Insurance industry groups are hailing genetic nondiscrimination legislation that the Senate passed April 24 by a 95 to 0 vote.
The legislation, known as the Genetic Information Nondiscrimination Act, or H.R. 493, bars discrimination by employers and health insurers on the basis of genetic testing.
The legislation had already been passed in the House, but had run into a roadblock when Sen. Tom Coburn, R-Okla., stopped it from being debated on the Senate floor over concerns that employers would be subject to litigation over medical coverage disputes.
That concern was assuaged by the adding of a “firewall” between the portions of the bill relating to employers and those governing insurers.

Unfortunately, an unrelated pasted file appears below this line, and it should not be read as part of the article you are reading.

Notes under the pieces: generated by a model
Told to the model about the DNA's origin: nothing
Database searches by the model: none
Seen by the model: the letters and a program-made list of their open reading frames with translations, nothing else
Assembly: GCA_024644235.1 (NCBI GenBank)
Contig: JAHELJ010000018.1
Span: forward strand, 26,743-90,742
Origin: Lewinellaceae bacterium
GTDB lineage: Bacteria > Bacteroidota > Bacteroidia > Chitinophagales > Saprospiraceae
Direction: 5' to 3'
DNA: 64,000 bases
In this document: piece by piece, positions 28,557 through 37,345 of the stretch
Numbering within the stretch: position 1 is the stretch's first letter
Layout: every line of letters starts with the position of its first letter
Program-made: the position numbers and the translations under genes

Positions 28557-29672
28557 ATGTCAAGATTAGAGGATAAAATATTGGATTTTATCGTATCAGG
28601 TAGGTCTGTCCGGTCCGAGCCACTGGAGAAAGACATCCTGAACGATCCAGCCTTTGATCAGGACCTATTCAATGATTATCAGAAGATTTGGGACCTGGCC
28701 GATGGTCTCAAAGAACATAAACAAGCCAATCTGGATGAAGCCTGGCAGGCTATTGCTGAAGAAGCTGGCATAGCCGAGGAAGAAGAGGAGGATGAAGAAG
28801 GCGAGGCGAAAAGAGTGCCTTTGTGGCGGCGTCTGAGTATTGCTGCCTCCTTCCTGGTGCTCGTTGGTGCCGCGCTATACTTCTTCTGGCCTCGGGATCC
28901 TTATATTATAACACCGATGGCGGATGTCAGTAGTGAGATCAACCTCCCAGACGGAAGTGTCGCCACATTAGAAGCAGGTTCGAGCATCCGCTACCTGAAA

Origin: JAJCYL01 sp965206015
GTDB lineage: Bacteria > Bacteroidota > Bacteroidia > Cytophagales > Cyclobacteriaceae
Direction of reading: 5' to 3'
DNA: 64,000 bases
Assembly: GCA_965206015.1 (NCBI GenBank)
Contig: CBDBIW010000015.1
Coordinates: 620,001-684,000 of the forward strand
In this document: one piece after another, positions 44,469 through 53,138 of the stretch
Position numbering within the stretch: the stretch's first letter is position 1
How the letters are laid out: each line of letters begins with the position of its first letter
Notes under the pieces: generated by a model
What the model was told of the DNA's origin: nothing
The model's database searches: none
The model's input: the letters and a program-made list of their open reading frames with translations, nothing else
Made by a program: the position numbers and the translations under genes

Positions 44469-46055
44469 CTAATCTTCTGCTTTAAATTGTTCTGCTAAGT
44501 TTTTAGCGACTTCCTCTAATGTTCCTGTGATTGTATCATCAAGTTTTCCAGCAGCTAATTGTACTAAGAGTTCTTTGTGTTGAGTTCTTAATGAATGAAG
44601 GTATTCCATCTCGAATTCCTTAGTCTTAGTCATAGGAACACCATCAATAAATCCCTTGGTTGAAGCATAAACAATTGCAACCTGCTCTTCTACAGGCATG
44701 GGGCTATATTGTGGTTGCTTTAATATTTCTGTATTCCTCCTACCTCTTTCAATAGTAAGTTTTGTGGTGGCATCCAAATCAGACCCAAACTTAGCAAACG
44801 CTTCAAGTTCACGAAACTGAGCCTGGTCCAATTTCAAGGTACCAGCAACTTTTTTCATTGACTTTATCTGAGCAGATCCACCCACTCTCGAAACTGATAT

The bill will now be sent to the White House.
John Greene, vice president of congressional affairs for the National Association of Health Underwriters, said the “firewall” between the two provided an important protection that improved the overall bill. Overall, Greene said HR 493 “is a good compromise that isn’t going to impact the costs of insurance,” while allowing for better access to genetic testing and the potential benefits it can provide.